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U.S. Stocks May Open Lower On Lingering Trade War Worries

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Reflecting lingering concerns about the U.S.-China trade war, stocks may move to the downside in early trading on Monday. The major index futures are currently pointing to a lower open for the markets, with the Dow futures down by 158 points.

Worries about a prolonged trade war between the U.S. and China may weigh on the markets after President Donald Trump suggested he feels no sense of urgency to resolve the dispute.

Trump told reporters last Friday that he is "not ready to make a deal" with China and suggested the U.S. could skip the next round of trade talks in September.

"We'll see whether or not we keep our meeting in September. If we do, that's fine. If we don't, that's fine," Trump said. "But it's time that somebody does what we're doing."

Trump denied that Americans are paying the price for his trade war with China, arguing that Beijing's efforts to depress their currency prove that the Chinese are "paying for it."

"I want them to do well. But as of this moment, they're having the worst year that they've had in many, many years — in decades," he added. "And really, we're just bringing the system back into order."

Concerns about the impact of increasingly violent protests in Hong Kong may also weigh on the markets, with the Hong Kong International Airport canceling all departing flights due to the disruption caused by protesters.

The pro-democracy demonstrations in Hong Kong have intensified following allegations of unnecessary police violence on Sunday.

Overall trading activity may be somewhat subdued, however, as a lack of major U.S. economic data may keep some traders on the sidelines.

Several key economic reports are scheduled to be released in the coming days, including an avalanche of data on Thursday.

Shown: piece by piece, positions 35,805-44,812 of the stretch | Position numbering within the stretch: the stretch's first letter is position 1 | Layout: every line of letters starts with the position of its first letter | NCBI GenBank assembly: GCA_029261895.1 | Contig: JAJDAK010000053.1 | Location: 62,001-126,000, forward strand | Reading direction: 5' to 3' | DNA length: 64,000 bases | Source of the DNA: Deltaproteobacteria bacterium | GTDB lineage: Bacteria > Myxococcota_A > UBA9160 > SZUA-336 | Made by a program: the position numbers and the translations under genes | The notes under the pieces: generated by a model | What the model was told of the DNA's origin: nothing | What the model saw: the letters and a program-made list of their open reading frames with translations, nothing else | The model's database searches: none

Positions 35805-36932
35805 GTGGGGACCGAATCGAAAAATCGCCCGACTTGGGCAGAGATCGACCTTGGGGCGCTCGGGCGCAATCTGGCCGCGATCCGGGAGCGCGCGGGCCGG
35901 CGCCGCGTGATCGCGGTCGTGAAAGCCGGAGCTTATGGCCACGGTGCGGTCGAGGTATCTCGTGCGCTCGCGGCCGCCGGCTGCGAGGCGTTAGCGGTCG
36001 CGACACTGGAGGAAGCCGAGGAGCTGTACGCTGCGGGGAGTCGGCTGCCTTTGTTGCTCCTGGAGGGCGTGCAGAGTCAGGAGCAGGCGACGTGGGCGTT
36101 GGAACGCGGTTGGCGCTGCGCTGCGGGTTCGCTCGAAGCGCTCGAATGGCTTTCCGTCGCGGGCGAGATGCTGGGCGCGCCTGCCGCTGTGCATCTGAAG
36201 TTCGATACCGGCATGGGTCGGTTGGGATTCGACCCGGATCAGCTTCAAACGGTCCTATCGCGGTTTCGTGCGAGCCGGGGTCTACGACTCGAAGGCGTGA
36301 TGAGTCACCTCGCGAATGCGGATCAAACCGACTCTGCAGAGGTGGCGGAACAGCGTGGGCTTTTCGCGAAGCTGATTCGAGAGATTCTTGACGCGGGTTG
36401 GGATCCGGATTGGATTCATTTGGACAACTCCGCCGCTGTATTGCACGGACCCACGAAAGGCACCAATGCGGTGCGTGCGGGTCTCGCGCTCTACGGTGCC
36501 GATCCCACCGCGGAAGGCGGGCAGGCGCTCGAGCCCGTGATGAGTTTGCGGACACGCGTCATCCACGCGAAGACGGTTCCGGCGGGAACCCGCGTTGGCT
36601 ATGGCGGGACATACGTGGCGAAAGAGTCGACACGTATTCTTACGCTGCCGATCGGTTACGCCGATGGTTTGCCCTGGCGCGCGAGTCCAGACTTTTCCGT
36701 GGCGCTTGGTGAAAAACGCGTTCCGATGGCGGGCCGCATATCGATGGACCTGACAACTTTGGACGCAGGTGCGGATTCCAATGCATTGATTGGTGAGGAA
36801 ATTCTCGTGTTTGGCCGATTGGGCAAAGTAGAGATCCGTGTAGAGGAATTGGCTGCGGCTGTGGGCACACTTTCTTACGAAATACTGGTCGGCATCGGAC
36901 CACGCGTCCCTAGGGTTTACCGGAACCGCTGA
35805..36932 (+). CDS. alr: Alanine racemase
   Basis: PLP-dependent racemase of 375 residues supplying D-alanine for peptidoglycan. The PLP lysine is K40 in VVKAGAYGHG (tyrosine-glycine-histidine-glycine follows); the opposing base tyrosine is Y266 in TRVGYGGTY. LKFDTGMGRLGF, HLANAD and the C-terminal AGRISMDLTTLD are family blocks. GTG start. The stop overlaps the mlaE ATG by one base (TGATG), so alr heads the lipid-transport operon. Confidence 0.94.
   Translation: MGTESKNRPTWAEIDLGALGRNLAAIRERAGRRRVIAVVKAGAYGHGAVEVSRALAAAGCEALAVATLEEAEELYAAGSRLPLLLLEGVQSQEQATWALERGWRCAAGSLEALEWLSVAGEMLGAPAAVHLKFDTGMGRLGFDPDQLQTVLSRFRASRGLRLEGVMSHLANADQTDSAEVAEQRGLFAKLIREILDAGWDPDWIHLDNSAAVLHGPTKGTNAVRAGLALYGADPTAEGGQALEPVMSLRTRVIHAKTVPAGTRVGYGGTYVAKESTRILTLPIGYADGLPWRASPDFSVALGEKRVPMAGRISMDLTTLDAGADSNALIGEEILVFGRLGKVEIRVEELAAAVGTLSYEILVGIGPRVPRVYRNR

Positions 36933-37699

After coming under pressure in morning trading on Friday, stocks staged a recovery attempt in the afternoon but still ended the day notably lower. With the pullback on the day, the major averages partly offset the strong gains posted on Thursday.

While the Dow briefly peeked above the unchanged line, the blue chip index ended the day down 90.75 points or 0.3 percent at 26,287.44. The Nasdaq slumped 80.02 points or 1 percent to 7,959.14 and the S&P 500 slid 19.44 points or 0.7 percent to 2,918.65.

The major averages regained some ground following the sell-off seen last Monday but still closed lower for the week. The Dow fell by 0.7 percent, while the Nasdaq and the S&P 500 dropped by 0.6 percent and 0.5 percent, respectively.

In overseas trading, stock markets across the Asia-Pacific region turned in a mixed performance on Monday, with several major markets closed for holidays. Hong Kong's Hang Seng Index fell by 0.4 percent, while South Korea's Kospi edged up by 0.2 percent.

Meanwhile, the major European markets have all moved modestly lower on the day. While the German DAX Index has slipped by 0.2 percent, the French CAC 40 Index and the U.K.'s FTSE 100 Index are both down by 0.4 percent.

In commodities trading, crude oil futures are dipping $0.37 to $54.13 a barrel after soaring $1.96 to $54.50 a barrel last Friday. Meanwhile, an ounce of gold is trading at $1,516.20, up $7.70 from the previous session's close of $1,508.50. On Friday, gold dipped $1.

On the currency front, the U.S. dollar is trading at 105.15 yen compared to the 105.69 yen it fetched at the close of New York trading on Friday. Against the euro, the dollar is valued at $1.204 compared to last Friday's $1.200.

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